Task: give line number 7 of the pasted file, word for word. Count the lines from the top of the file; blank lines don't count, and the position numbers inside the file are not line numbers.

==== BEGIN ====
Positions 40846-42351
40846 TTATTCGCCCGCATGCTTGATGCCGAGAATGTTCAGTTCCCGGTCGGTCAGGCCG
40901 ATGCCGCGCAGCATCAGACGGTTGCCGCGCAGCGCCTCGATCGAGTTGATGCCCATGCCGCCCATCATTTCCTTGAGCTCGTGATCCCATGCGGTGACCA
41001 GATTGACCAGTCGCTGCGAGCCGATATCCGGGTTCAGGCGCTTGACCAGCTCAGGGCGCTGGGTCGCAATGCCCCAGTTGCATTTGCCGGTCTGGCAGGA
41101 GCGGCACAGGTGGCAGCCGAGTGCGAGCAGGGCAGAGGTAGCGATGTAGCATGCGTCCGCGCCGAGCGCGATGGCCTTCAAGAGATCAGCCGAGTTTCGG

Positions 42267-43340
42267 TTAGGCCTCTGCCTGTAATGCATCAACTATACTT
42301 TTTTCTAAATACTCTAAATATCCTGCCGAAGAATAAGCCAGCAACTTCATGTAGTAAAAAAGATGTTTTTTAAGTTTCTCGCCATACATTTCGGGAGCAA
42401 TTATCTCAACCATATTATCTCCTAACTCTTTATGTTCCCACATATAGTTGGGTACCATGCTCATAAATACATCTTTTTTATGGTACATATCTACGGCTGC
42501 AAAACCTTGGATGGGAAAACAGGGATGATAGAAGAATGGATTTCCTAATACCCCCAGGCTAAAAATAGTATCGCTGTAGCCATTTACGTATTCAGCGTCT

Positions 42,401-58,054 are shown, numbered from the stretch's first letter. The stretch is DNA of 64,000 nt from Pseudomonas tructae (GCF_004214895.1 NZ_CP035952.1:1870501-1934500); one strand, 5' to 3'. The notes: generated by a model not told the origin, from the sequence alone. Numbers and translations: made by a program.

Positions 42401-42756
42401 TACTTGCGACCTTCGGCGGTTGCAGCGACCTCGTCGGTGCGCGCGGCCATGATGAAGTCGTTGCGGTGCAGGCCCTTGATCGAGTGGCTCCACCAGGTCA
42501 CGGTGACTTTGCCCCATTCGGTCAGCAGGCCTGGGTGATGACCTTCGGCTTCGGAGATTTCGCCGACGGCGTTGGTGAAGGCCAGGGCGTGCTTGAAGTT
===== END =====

42267 TTAGGCCTCTGCCTGTAATGCATCAACTATACTT